Université d'Erfurt

Rebecca Van Hove: Ehemalige Gast-Doktorandin

Gastdoktorandin am Max-Weber-Kolleg von April 2017 bis März 2018




  • 2013-2017: PhD in Classics, King's College London
  • Since April 2017: Gastdoktorandin, Max-Weber-Kolleg (Kolleg-Forschergruppe: ‘Religiöse Individualisierung in historischer Perspektive’)
  • Sept. 2016 – March 2017: Richard Bradford McConnell Student, British School at Athens
  • Oct. – Dec. 2015: Gastdoktorandin, Max-Weber-Kolleg (ERC Project ‘Lived Ancient Religion’)
  • 2012-2013: MSc (by Research) in Classics, The University of Edinburgh
  • 2007-2011: MA in History and Classics, The University of Edinburgh


Divining the Gods: Religion and Authority in Attic Oratory

This thesis offers an examination of religion in the legal and political speeches of fourth-century BCE Athens. It studies how litigants in the law courts or speakers in the Assembly construct and use religious discourses and analyses what this reveals about the place of religion in the legal and political decision-making processes of classical Athens. The thesis explores not only what the orators said about the divine but furthermore dissects how they could say what they do. To do so, it concentrates on the notion of authority, which it takes as a dynamic and discursive constructed-and-contested process. Questioning the way in which studies of religious authority in Greece focus largely only either on institutions or the roles of religious specialists, this thesis argues for a more pronounced focus on the process of authority’s construction, thereby also paying attention to the authorizing nature of the context in which speeches were delivered. Reading oratory as a site of construction of religious authority, the thesis examines how different sources of potentially religious authority could be presented and employed in the legal and political speeches delivered in Athens: examining oracles and dreams, as well as poetry, oaths and laws. This illuminates the way in which different authoritative entities relate to one another, and how religious authority is ultimately constructed in the classical Athenian democracy.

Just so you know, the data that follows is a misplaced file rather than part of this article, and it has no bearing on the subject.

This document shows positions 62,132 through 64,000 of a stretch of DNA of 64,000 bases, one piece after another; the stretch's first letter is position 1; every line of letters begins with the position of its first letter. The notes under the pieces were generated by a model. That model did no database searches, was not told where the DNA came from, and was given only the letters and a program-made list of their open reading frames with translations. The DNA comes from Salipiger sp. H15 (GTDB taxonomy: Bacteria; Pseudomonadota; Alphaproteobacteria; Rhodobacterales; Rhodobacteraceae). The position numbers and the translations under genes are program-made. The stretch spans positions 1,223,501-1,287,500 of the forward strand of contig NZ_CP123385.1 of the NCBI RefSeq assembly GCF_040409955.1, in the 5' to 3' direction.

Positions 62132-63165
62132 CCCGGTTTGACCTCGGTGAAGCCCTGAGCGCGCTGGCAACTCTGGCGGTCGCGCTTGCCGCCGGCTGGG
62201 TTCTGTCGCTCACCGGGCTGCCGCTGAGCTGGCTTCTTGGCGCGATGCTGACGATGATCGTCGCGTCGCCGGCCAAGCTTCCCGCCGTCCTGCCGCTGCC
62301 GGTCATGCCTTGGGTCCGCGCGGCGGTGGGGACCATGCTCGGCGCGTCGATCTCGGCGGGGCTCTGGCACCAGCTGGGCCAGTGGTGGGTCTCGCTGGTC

Research on religion in Attic oratory falls largely into one of two strands: either focusing on the value of the orators as sources for 'popular' morality and religious thought, or examining the use of religion in the texts solely as rhetorical tools of persuasion. Both these approaches treat the orators' speeches as a cohesive body and do not take sufficient account of the variety and differentiation found within this corpus, which is something this study aims to do. Focusing in particular on variety within the religious discourses found in the corpus of the Attic orators, this thesis questions how one can approach such plurality in order to forge a middle way between homogenising the corpus as an expression of collective popular ‘polis’ religion and individualising to the extreme and problematic level of an orator’s personal religious identity or ‘beliefs’.

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